|In our front yard maple leaves unfurl in a backdrop of blue sky.|
Planning a vacation to any destination can be just as sweet an experience as actually being there.
It is the anticipation of the journey that brings great joy.
When you have a summer home, you feel a heightened awareness in springtime and a delightful urge to relocate yourself.
Throughout the long winter months, I am landlocked and content to occasionally visit the seashore.
But come May I can no longer endure the long-distance relationship, and thoughts of my seaside home consume me. I listen to weekend weather reports with new interest.
During the weekly trip to the supermarket, I toss barbecue sauce, magazines, suntan lotion and bug spray into the grocery cart.
While at the library, I lose track of time, reading book jackets of contemporary fiction and checking out a stack of books.
I reread favorite parts of my annotated copy of Henry David Thoreau’s “Walden,” “The Country of the Pointed Firs” by Sarah Orne Jewett, “Gift of the Sea” by Anne Morrow Lindbergh, and “Charlotte Fairlie” by D.E. Stevenson.
I start making lists of things to do.
I let everyone know that I will be unavailable on weekends for the next three months.
Then one May morning dawns that justifies the advance preparation. I open the trunk of the car and pile in all those books and magazines, bags of groceries, sweatshirts, t-shirts, shorts and swimsuits; and I finally satisfy the longing.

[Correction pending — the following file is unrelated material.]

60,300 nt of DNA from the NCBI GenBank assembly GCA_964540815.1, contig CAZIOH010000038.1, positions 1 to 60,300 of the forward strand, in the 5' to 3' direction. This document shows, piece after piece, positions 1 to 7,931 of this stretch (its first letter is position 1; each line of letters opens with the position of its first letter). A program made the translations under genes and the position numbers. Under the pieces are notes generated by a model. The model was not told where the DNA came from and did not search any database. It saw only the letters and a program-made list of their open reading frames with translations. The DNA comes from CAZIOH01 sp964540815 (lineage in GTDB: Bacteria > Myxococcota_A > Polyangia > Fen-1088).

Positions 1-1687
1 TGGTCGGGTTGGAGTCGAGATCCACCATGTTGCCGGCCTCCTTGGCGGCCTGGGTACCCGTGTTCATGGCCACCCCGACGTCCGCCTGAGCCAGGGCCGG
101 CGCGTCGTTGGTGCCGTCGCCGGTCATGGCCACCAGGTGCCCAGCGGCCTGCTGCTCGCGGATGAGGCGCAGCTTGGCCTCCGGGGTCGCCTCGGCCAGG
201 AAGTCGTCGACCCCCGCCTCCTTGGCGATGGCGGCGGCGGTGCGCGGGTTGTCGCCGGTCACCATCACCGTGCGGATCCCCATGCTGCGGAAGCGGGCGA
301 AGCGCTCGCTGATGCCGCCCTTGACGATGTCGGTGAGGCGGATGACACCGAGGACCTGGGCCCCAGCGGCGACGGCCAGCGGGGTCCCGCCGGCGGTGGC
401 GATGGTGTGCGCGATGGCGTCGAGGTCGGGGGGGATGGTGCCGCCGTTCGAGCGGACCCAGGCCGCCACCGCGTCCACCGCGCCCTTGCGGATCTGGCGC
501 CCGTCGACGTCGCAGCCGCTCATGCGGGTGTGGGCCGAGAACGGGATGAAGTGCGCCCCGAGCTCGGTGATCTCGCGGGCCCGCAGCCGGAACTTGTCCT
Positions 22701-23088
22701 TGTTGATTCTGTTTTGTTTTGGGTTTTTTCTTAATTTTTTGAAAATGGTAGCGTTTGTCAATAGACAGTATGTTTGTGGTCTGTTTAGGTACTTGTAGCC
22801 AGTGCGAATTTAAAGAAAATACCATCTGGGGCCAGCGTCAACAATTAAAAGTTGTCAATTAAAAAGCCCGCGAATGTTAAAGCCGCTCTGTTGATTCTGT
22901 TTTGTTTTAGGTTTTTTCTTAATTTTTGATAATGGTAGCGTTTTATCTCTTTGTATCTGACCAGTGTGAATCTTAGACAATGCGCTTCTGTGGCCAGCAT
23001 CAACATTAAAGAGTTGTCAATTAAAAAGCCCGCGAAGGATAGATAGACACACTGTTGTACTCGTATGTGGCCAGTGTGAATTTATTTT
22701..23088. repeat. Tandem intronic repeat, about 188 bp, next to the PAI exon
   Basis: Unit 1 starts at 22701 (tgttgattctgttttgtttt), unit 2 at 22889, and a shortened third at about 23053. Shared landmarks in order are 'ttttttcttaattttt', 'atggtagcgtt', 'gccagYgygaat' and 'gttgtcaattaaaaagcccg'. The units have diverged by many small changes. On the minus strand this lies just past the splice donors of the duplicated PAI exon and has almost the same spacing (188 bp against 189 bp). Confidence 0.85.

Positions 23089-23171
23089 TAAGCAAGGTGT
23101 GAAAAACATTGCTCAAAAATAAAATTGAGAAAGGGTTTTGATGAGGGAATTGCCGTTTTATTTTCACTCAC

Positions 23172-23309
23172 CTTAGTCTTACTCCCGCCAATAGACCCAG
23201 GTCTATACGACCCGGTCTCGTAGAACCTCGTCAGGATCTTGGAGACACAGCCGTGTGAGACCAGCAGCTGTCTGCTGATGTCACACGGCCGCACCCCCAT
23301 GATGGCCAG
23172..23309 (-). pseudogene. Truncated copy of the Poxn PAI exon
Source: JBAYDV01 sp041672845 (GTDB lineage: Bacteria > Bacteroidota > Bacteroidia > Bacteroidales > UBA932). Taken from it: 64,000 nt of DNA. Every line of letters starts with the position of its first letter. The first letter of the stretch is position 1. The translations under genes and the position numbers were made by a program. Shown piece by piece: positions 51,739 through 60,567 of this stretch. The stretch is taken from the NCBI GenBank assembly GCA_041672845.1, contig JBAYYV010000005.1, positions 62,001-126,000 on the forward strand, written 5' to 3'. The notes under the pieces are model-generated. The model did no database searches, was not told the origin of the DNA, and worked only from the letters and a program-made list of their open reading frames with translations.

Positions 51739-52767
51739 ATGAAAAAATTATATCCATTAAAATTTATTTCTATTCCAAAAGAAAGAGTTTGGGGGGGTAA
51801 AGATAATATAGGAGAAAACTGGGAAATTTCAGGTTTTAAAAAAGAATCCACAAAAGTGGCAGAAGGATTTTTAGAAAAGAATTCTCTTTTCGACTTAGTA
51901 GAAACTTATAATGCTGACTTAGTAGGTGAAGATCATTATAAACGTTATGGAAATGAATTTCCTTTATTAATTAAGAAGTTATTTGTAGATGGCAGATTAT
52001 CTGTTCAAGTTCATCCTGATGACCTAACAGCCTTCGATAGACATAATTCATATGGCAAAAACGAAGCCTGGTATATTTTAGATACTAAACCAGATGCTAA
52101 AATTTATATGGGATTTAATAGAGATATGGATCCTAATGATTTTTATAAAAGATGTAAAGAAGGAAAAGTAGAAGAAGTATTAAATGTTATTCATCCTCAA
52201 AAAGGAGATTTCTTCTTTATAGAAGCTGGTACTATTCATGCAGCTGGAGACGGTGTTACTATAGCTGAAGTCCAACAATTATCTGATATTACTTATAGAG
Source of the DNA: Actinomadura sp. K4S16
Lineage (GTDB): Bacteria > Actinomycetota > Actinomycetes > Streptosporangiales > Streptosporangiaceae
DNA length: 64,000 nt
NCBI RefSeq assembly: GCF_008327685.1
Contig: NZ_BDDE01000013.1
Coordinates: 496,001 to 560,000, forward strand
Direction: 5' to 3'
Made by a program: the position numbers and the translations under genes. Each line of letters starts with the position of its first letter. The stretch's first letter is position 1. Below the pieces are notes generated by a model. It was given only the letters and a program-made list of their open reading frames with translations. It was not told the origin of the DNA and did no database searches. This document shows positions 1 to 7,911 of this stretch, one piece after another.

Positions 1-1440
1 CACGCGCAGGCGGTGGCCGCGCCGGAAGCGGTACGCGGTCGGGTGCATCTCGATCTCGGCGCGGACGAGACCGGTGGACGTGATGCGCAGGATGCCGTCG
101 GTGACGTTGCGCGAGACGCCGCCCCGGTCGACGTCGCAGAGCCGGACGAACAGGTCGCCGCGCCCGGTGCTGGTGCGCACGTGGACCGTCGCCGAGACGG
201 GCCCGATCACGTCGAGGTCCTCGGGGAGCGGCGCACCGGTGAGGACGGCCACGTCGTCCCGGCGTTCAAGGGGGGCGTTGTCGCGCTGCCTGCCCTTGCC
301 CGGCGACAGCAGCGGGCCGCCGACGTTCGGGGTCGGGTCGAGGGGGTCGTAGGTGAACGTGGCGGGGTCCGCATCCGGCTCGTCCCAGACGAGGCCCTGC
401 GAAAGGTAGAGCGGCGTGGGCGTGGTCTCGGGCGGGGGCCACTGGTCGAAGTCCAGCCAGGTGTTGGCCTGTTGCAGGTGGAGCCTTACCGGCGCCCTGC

The wait is usually over on Mother’s Day when traditionally we open the summer house. But this year unexpected delays postponed the ritual.
God willing, we will officially open the Fogland season on Memorial Day weekend.
In the meantime, I turn to the pages of one of my favorite books:
“They set out to walk through the little village to the harbor,” wrote Stevenson in “Charlotte Fairlie.” “It was bright and breezy. The sea was very blue with crisp white caps upon the waves; the sky was paler blue and cloudless. The land was green; the beach was of pure white sand with piles of bright yellow seaweed. Far in the distance there were purple hills, their outlines softened by haze. All the colors were clean – like the colors in a brand new paint box – and the sunshine was so strong that the very air seemed to glitter. Charlotte took deep breaths of air and smelt the faint tang of the seaweed drying in the sunshine – that unforgettable smell…”